My snarky and sarcastic side imagines a sermon in which I dramatically remove the cross from the communion table and replace it with a toilet paper holder. In this fantasy, I would point out that our focus should be on the teachings of Jesus rather than toilet paper.
Of course, my pastoral and rational side knows that would be counterproductive and arguably blasphemous. It would also be mean.
I am a part-time pastor. As such, I am very conscious of how I spend my time. I accepted a part-time call so that I had time to work on writing and photography, with a future book in mind. Days like today remind me how I’ve failed at making my non-church endeavors a priority. It also reminds me of not only my humanity but that of those inside the church.
Part-time ministry is challenging. No matter the size of the church there is always something more that needs to be done: someone who could use a visit, a a liturgy that needs tweaking, or study and preparation for a sermon. Ministry can also be filled with issues that, at least on the surface, seem to be silly and absurd.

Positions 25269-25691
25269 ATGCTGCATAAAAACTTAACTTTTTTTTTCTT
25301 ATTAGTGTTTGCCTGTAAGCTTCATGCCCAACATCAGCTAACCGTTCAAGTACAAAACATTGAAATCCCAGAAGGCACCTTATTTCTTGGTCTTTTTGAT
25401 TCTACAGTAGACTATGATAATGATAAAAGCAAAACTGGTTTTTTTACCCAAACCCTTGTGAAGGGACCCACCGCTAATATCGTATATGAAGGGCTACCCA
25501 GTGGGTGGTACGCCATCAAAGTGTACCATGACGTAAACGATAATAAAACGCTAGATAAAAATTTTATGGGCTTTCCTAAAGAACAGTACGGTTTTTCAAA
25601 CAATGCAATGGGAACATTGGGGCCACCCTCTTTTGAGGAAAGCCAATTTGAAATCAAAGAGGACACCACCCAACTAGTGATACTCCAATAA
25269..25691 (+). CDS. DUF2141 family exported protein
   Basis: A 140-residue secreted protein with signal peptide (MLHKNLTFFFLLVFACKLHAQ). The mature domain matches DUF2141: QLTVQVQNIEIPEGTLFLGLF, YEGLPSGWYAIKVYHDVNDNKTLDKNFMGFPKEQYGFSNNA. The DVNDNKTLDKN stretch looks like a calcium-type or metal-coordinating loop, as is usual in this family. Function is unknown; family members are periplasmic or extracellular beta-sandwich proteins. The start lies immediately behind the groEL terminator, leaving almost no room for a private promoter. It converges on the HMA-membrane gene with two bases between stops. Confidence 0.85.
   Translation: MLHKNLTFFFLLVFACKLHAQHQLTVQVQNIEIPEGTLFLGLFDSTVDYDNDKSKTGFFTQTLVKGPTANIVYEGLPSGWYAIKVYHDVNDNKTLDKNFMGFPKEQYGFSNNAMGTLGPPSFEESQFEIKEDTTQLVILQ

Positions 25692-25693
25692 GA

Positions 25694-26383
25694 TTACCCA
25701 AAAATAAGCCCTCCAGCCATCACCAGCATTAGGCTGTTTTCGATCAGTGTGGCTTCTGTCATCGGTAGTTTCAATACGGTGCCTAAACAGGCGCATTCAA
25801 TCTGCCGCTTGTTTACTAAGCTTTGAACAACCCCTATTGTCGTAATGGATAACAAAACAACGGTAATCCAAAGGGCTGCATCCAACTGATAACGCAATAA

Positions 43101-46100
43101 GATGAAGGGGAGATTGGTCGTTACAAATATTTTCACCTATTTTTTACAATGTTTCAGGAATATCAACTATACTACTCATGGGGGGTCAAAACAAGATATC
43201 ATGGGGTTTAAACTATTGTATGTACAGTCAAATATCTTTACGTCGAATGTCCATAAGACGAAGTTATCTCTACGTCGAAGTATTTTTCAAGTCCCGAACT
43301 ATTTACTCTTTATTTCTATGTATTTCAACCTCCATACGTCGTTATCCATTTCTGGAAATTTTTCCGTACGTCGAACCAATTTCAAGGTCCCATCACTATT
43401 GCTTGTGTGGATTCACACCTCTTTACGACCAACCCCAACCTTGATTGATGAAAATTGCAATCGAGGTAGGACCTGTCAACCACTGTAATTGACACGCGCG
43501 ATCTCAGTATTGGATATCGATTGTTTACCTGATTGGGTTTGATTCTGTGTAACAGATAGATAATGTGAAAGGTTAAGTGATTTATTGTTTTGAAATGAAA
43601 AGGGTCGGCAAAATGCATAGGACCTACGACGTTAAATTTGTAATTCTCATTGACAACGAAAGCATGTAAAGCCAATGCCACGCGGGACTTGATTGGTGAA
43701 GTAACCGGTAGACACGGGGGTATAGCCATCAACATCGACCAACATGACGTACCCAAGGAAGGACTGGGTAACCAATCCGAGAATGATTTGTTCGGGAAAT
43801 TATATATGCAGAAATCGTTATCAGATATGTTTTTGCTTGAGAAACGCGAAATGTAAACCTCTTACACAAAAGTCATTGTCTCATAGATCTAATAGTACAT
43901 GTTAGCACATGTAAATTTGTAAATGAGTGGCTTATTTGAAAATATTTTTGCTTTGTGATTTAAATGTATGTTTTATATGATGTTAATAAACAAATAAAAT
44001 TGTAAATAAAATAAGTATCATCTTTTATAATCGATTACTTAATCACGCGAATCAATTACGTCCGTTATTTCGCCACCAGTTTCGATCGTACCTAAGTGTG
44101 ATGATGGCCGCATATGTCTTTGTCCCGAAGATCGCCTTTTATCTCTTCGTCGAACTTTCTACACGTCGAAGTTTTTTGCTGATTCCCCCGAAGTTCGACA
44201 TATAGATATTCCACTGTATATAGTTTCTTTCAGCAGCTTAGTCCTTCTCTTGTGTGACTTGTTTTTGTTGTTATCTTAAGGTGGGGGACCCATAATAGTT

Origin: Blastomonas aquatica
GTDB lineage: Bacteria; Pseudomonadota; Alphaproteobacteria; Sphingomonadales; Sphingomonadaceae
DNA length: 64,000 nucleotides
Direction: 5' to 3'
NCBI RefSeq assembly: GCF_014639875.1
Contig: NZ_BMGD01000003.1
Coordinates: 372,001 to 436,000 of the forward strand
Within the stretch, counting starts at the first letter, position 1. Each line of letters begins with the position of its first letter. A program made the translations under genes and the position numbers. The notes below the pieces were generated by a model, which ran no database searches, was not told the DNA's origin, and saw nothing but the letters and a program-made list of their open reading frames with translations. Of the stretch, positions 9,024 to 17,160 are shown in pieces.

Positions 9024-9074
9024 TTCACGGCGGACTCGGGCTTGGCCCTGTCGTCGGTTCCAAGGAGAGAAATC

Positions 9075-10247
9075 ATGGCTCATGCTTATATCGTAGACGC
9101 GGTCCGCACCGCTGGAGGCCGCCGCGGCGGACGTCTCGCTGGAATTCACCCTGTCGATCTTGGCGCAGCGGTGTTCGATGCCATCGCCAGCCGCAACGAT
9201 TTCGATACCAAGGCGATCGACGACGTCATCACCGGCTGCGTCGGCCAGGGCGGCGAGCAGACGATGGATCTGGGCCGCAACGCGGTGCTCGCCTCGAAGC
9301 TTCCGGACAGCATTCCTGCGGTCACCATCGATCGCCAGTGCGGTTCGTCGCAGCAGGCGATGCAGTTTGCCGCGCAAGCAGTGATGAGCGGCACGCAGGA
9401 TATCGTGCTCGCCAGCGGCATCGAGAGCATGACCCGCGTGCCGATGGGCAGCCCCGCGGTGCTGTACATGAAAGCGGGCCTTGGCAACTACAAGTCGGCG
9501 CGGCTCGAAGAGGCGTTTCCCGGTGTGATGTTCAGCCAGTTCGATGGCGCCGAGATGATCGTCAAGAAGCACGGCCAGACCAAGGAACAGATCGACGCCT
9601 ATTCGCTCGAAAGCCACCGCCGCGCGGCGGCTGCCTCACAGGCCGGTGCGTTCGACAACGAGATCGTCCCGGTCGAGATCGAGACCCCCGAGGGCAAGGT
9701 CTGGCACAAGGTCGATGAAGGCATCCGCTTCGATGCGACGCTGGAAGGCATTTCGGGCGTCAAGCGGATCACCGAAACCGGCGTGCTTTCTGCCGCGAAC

Today I had a lengthy discussion about the toilet paper holder in our two women’s rooms. The absurdity is that I’ve had multiple discussions about this issue and thought it was solved. Like so many things in the church, everyone has an opinion. Like so many things in the church this is as much about personalities, hurt feelings, and woundedness that has little to do with TP or even the church itself, as it is about a toilet paper holder.
My already busy schedule for tomorrow now has multiple conversations I’d not anticipated. Though I laugh to myself at the superficial absurdity of the attention this requires, I know these will be critical pastoral encounters. Folks need to be heard. Hurts are real. Power relationships are in need of realignment.
Folks need to feel the presence of God as we strive to grow as community. And, so today I laugh to myself, I fantasize about TP on the Lord’s Table, and I pray. I pray the extravagant spirit of love uses me for good. I pray that as flawed human beings we — myself included — grow in our communication skills, are slow to point fingers, and are willing to forgive.